Creating a Culture of Content
In the new age of retailing, where consumers expect highly engaging digital commerce experiences at every touchpoint, retailers need to differentiate. One of the most impactful differentiators that keeps consumers coming back to your site is a unique blend of content and commerce.
Most retailers have a niche — whether it's home furnishings, teen apparel, baby gear, etc. — that can be used to their advantage when competing against Amazon.com and other cross-category behemoths. These retailers have domain expertise within their vertical market, making them the perfect go-to source for original content. This content could include instructional videos, product configurators, expert advice and how-tos, and user-generated photo collections. That said, the content should be dependent upon what your particular audience wants.
To do this, retailers need to start thinking more like a content-centric organization. This, of course, won't happen overnight. Understandably, most retail organizations operate under a transactional model and culture. They measure success by key performance indicators (KPIs) such as conversion rate and average order value. At first glance, a content-driven culture may seem counterintuitive to a team that's been focused solely on ushering shoppers through the conversion funnel as quickly and as easily as possible.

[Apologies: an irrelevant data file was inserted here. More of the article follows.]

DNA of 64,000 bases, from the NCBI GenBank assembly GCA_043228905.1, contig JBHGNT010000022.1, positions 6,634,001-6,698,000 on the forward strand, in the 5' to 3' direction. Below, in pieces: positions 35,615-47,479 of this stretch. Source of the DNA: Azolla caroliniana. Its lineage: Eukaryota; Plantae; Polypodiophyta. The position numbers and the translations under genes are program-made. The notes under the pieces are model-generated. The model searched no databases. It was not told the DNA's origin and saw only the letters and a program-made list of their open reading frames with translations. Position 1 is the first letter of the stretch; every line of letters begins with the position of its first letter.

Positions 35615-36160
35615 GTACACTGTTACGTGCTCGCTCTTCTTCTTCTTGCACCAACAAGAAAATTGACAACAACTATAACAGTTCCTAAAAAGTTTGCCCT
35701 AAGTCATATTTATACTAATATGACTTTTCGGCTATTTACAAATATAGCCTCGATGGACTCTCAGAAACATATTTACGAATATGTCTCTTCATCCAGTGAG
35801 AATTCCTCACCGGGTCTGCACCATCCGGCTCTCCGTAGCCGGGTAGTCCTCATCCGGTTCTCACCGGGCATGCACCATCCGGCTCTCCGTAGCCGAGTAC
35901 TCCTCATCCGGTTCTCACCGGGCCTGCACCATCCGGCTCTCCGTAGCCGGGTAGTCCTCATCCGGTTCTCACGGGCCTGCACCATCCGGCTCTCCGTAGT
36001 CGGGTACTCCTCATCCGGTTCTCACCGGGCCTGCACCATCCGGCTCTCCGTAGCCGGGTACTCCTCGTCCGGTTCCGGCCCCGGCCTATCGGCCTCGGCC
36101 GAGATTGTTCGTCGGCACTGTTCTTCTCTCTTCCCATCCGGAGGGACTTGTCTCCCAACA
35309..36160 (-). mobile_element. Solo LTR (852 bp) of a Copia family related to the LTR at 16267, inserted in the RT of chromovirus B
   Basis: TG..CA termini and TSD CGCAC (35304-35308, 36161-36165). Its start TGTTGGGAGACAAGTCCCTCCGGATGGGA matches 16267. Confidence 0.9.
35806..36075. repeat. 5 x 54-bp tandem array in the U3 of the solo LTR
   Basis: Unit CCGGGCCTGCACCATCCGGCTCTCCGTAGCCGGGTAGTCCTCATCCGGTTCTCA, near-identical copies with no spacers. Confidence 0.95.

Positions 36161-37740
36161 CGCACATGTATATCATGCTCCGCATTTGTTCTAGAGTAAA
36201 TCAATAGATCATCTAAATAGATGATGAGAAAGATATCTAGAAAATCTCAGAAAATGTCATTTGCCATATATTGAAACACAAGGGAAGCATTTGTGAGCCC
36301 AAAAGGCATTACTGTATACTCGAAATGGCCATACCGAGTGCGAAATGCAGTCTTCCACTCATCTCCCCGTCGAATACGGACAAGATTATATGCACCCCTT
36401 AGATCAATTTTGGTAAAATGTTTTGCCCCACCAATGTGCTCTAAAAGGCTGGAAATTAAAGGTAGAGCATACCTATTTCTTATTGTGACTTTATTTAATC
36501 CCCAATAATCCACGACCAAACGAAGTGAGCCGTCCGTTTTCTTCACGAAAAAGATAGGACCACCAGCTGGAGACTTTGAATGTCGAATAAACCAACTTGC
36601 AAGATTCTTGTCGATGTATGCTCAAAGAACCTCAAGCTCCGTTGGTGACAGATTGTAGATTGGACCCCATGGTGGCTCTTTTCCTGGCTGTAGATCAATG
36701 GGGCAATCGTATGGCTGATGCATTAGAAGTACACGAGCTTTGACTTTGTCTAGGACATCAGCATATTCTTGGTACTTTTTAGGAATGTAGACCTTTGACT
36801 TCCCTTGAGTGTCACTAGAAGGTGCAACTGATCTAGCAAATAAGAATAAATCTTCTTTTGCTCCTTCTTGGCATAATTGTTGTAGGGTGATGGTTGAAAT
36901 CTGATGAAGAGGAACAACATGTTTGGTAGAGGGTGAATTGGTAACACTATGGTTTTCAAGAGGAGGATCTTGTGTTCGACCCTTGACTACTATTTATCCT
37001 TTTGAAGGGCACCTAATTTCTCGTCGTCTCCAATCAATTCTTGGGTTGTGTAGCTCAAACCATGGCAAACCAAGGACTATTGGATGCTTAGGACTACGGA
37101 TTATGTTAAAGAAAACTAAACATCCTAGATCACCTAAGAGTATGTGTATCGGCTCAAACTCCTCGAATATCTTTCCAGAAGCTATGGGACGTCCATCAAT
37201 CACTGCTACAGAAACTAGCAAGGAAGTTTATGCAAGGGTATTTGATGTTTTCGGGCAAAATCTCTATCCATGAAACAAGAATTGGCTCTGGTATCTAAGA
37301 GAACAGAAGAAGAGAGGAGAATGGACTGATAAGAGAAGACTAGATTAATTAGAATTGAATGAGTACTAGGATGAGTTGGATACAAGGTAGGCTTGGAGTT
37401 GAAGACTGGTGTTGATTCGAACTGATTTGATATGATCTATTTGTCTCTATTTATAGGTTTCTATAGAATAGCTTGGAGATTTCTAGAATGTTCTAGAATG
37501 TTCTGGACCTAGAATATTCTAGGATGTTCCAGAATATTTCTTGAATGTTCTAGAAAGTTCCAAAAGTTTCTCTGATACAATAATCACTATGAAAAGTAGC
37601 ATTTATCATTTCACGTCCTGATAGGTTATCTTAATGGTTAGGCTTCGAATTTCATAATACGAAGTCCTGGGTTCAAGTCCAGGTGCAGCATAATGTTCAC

Transitioning to a Content-Driven Culture
In a content-focused organization, there are new engagement KPIs to attain, including social media metrics such as the number of retweets or hashtags for an Instagram campaign. It's critical that retailers have someone within their organization that understands how to leverage content as a differentiator. We've already started to see the emergence of this role — often referred to as chief content officers — pop up in the media industry, as magazines and newspapers shift to digital formats to grow their audiences. We've also started to see retailers add chief content officers to their executive teams. In addition to being responsible for the organization's content strategy, one of the most important roles of the chief content officer is creating a culture of content.